Friday, February 10, 2017

If We Had Buoy Data From the Past We Would Use That

Much, just about all of David Roses claims in his hit piece on Tom Karl has been walked back, not the least by Rose's source, John Bates.  Among the statements which Bates has disowned and which now must be considered fabrications was the paragraph

Dr Bates said: ‘They had good data from buoys. And they threw it out and “corrected” it by using the bad data from ships. You never change good data to agree with bad, but that’s what they did – so as to make it look as if the sea was warmer.’
but there was actually more both following and afterwards
But Dr Bates said this increase in temperatures was achieved by dubious means. Its key error was an upwards ‘adjustment’ of readings from fixed and floating buoys, which are generally reliable, to bring them into line with readings from a much more doubtful source – water taken in by ships. This, Dr Bates explained, has long been known to be questionable: ships are themselves sources of heat, readings will vary from ship to ship, and the depth of water intake will vary according to how heavily a ship is laden – so affecting temperature readings.

Dr Bates said: ‘They had good data from buoys. And they threw it out and “corrected” it by using the bad data from ships. You never change good data to agree with bad, but that’s what they did – so as to make it look as if the sea was warmer.’

ERSSTv4 ‘adjusted’ buoy readings up by 0.12C. It also ignored data from satellites that measure the temperature of the lower atmosphere, which are also considered reliable. Dr Bates said he gave the paper’s co-authors ‘a hard time’ about this, ‘and they never really justified what they were doing.’
Bunnies can read why this is wrong many places including articles by Kendra Pierre Louis in Popular Science, Zeke Hausfather and lots more.  John Bates can comment on whether it is Rose's fabrication or his.  AFAEK the question has never been put directly to either or answered.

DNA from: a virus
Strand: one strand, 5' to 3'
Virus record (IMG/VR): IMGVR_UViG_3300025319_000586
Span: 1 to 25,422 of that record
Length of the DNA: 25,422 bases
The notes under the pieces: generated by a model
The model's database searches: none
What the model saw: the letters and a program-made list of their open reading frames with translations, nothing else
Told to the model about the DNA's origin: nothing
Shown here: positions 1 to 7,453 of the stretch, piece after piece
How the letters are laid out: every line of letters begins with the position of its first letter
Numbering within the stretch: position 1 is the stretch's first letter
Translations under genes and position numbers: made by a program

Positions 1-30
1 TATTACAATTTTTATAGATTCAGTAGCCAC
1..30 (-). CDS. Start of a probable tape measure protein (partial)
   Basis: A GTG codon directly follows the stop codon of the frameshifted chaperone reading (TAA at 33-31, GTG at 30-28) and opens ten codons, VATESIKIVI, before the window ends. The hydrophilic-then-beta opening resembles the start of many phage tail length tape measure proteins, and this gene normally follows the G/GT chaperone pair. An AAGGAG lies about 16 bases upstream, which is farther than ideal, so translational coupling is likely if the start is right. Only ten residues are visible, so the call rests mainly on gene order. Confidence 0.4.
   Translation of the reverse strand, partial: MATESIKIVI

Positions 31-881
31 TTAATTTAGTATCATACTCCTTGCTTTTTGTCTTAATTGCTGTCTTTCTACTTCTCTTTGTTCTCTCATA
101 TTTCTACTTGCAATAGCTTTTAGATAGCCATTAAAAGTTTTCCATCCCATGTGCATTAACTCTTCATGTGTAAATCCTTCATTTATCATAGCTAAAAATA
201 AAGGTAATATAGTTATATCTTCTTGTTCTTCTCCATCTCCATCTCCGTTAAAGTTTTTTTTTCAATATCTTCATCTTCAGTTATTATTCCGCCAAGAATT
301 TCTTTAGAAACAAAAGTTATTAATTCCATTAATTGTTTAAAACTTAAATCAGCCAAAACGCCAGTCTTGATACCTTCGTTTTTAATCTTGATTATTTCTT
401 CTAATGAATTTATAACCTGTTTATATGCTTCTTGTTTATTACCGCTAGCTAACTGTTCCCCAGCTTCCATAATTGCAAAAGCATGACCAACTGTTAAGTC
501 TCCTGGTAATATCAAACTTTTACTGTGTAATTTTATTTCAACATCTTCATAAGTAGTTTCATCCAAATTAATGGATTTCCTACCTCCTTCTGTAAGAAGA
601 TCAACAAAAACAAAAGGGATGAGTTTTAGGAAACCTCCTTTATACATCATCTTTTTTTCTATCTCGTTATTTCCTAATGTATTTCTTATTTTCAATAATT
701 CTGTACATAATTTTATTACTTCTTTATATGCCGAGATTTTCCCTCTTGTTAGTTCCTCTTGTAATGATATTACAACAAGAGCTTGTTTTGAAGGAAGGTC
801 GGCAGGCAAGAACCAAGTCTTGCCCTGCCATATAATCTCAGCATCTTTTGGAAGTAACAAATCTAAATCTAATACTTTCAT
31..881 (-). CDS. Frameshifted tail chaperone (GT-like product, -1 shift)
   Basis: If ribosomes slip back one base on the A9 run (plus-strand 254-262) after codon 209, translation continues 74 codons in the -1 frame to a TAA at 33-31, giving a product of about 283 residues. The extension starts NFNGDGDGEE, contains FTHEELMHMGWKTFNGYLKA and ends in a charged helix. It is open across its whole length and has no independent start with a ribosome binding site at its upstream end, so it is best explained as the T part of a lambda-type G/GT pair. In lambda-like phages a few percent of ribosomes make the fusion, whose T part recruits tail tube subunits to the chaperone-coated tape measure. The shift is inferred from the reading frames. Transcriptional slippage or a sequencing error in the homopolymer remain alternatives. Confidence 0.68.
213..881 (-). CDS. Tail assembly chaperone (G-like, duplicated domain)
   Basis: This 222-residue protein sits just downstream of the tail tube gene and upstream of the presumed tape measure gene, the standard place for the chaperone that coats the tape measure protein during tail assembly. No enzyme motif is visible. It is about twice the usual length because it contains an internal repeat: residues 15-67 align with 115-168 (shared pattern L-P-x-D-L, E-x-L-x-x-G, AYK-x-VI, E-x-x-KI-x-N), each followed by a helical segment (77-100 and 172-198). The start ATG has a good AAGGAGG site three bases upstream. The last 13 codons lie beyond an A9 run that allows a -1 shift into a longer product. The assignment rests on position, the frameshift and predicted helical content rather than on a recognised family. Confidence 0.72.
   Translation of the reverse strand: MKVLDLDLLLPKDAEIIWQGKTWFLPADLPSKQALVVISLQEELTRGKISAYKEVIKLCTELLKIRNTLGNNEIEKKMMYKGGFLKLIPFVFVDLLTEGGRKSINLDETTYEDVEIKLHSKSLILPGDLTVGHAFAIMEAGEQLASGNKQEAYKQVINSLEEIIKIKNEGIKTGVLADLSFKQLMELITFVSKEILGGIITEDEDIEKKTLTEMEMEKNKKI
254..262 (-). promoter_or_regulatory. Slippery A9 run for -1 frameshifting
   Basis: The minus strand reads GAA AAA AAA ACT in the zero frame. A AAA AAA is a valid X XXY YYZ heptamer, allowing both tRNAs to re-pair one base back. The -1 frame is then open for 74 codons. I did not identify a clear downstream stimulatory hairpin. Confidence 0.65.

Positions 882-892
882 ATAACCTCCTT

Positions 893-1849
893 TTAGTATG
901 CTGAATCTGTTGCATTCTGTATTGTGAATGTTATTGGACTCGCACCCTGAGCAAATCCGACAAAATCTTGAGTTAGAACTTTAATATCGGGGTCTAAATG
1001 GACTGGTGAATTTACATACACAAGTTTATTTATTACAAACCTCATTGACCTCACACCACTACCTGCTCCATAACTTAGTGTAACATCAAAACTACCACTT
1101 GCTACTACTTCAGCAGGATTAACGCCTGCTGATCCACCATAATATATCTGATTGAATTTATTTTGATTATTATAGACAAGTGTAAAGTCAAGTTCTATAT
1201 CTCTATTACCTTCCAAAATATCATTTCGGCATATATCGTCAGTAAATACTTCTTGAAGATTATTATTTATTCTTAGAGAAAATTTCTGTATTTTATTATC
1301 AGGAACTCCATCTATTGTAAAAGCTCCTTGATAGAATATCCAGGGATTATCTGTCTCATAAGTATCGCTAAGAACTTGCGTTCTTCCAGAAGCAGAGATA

In any case, this has given rise to several including John Bates claiming that NOAA made a dishonest choice when it moved combined the buoy and ship readings by joining the buoy to the ship readings.  In his response to Zeke Hausfather he writes (italics from ZH)
  1. ‘They had good data from buoys. And they threw it out […]’ 
v4 actually makes preferential use of buoys over ships (they are weighted almost 7 times in favour) as documented in the ERSSTv4 paper. The assertion that buoy data were thrown away as made in the article is demonstrably incorrect.
Response:  Verbiage used by David Rose is not the key issue here. The issue is the substantial adjustment of the buoy temperatures to match the erroneous ship values, and neglect of data from the Argo buoys.
Well actually it was a direct quote, so Bates is being very slippery here.  But this has given rise to the blathering point that the ship data should have been adjusted to the buoy data.  Much twitting has been wasted on that.  If there is a constant adjustment in either direction it makes no difference in determining the anomaly.  The fact that the size of adjustment is minimally different in v3, v4, v5 and on into the 22nd century is no never mind.

However, there is a significant reason to adjust the buoy data to the ship data.  Peter Thorne has done a service by explaining why NOAA and others update their records.  In his article, Prof. Thorne reproduces a figure from the recent IPCC AR5 report


Changing contribution of different measurement techniques (top panel) and their timeseries relative to the average of all sources at any given time (bottom panel). Note large and systematic offsets between distinct sources that vary through time. Source: IPCC

Ship measurements were the first, actually they go back well before 1920 and buoy measurements only kick in late in the twentieth century.  Earlier (and this would be pretty much anything published before 2000) would only, or massively depend on the ship measurements.  Thus offsetting the buoy to the ship data would cause the least confusion for anybunny looking at older publications. 

Makes sense to do it that way.

13 comments:

Nick Stokes said...

"Well actually it was a direct quote, so Bates is being very slippery here. "
I think those comments are from Judith, not Bates.

Nick Stokes said...

"Thus offsetting the buoy to the ship data would cause the least confusion for anybunny looking at older publications. "